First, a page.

Two examples of some strong people Making It Happen!

There are quite a few fond mem­o­ries I have from our team’s time spent at base­camp. Games of the card game UNO until late into the night, laugh­ing at Kevin’s con­stant flow of arguably’ bad jokes, assign­ing nick names that we will keep unspo­ken in this blog post, and of course shar­ing the love we all have for qual­i­ty time spent the moun­tains. We real­ized soon dur­ing the trip the val­ue of coop­er­a­tion and team work. We shared the val­ue of the opin­ion that we cre­ate the expe­ri­ence” and that an expe­di­tion like this isn’t just about reach­ing the top. Sum­mit day is only one day out of almost 25 spent in Argenti­na, so you bet­ter be able to enjoy all the oth­er days. 

UNO games were competitive! Here’s Matt laughing.

Tim shared sto­ries of grow­ing up in Louisiana, along­side mem­o­ries from oth­er Moun­tain Mad­ness climbs. One coin­ci­dence was that Tim and his son Matt were on the same MM Mount Elbrus expe­di­tion as Kevin was! The three arrived and already knew each other.

It was also cool hear­ing from every­one about their pre­vi­ous ascents with Moun­tain Mad­ness from areas all across the world. Some spoke of glaciat­ed peaks in the Pacif­ic North­west, high peaks in Ecuador and Peru, climbs in the Alps like Mt. Blanc and the Mat­ter­horn, water­fall ice climb­ing in Ouray, Col­orado. We also dreamed of big peaks in the Himalaya or Alas­ka. Maybe next time our trip will take us there. The fun part about climb­ing is that there is always anoth­er objec­tive out there to fit your dreams.

Chefs hard at work at Nido de Condores camp 18,300ft

Anoth­er mem­o­ry— it was dry in the Andes this sea­son. Low win­ter snow lev­els and hot clear days meant that an already low lev­el snow of was melt­ing fast. We were the first MM expe­di­tion of the sea­son and for­tu­nate­ly had the best odds for find­ing snow to melt into water in com­par­i­son with oth­er expe­di­tions to come lat­er in the sea­son. At the camps on the upper moun­tain, climb­ing teams are depen­dent on patch­es of snow and ice to melt for water. Occa­sion­al­ly at camp 1, camp Cana­da, there is run­ning water to harvest. 

Our water har­vest­ing sys­tem this sea­son was quite a con­trap­tion and pret­ty hilar­i­ous. But it did indeed do the job well! It helped gath­er water, and impor­tant­ly clear water as opposed to the willy wonka’s choco­late milk’ water that flows dur­ing mid-day when the tem­per­a­tures are warm and the sun is shin­ing. We opt­ed to fill water at sun­set, when the flow of choco­late milk slow­ly decreas­es and clear water begins to trick­le. There is a 30 minute win­dow where there is enough water to har­vest that is clear until every­thing freezes sol­id. Check out the system.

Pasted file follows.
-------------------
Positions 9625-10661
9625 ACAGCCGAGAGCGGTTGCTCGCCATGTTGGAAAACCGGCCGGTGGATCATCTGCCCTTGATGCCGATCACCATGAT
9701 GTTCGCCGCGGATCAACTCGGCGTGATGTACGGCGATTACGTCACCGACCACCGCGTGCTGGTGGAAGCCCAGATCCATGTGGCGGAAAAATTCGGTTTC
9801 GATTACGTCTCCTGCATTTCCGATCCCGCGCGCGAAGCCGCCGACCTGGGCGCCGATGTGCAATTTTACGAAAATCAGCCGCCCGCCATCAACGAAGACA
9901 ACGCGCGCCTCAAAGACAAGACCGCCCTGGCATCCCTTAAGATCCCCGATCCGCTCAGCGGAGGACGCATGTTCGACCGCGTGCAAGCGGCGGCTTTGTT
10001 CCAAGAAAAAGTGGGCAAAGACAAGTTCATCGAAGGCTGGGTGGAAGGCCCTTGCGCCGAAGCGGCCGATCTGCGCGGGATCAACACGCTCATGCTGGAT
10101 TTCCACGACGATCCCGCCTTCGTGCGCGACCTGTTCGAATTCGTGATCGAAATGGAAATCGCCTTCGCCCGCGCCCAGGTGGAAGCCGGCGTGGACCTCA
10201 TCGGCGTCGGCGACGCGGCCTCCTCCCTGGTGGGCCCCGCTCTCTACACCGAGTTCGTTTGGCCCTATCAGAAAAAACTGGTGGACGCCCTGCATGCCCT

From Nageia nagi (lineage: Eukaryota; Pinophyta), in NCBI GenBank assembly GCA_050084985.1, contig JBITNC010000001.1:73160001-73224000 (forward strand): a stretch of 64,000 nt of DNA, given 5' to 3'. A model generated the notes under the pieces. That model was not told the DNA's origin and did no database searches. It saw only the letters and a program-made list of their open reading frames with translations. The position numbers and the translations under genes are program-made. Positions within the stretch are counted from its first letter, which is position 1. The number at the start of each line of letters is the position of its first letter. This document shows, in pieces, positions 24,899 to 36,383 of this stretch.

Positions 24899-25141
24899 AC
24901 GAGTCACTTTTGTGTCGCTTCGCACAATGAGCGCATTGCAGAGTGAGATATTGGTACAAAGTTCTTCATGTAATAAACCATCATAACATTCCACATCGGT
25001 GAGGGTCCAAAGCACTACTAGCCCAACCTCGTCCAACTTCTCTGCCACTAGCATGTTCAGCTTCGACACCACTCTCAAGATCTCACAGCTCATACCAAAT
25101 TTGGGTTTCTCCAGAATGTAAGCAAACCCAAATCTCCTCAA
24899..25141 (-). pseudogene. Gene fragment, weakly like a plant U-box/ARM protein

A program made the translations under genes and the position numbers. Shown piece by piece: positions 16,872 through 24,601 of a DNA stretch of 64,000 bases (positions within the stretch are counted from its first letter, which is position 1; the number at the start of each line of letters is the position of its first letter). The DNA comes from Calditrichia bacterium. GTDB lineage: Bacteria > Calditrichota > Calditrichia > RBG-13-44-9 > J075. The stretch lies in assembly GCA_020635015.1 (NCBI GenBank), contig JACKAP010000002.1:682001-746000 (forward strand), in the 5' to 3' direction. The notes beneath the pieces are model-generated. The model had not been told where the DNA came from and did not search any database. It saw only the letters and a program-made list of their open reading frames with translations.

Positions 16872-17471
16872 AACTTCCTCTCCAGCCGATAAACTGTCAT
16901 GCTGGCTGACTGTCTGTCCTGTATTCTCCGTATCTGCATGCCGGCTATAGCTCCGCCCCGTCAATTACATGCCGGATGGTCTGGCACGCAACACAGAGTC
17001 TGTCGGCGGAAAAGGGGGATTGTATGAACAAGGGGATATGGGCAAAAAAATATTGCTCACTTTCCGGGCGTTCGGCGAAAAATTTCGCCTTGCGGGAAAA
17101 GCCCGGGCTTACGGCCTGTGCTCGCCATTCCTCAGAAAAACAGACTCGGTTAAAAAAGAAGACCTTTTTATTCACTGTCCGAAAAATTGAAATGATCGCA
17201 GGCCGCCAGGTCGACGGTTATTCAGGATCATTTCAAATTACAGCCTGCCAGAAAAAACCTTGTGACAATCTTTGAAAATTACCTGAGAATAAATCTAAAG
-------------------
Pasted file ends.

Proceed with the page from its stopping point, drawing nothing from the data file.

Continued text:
Water harvesting system

There’s my cur­rent reflec­tion on anoth­er expe­di­tion well spent on the flanks (and on the SUM­MIT of) Cer­ro Aconcagua. While I am uncer­tain when the next time is when I will vis­it again, I hold the mem­o­ries, the moun­tain, and the peo­ple in my heart until my return. I hope to see who­ev­er reads this down in Argenti­na some­day on a Mad­ness expe­di­tion! When­ev­er we are able to explore the world freely once again. 

…I’m not going to write any­more but check out some of the cap­tioned pho­tos list­ed below! Good mem­o­ries and def­i­nite­ly had to include some sweet land­scape shots.

Cheers all! ‑Arthur Herlitzka 

Enjoy the pho­tos and for a short blog about what it takes to climb Aconcagua go here

Paul Guerra. Mr. Serious as usual. Pizza looks good
Matt and Kevin. Stoked at camp Canadá
Matt and Kevin. Even more stoked with pizza for dinner!
Camp Canada vibes from the tent
Feeling high on the way up to camp Cólera. Slow and steady.
Exquisite sunsets… Cerro Cuerno in the background. Looking good, Matt.
Fire Dancing at Plaza de Mulas base camp… sweet party!
Training at base camp before dinner. Gotta stay strong while on an expedition!
We eat well on the lower mountain, I must say. Thanks Eve!!
Running into MM friends everywhere! Here’s MM Guide Mara Larson chilling in a guides’ cook tent at Nido de Condores
Early morning on summit day.
View from up high. Camp Colera, looking down toward Nido.
Paul, chilling.
Good dinner at Nido.
Maxi Blake on summit day.
Looking at the traverse ahead of us. Long way to go to the summit!
Summit!!! L‑R Tim, Kevin, Alan, Paul, Matt, Greg, Maxi, and Arthur
Intimidating South Face of Aconcagua looming from our view perched on the summit.
Out we go… back to Mendoza and the land of milk and honey; and Malbec:)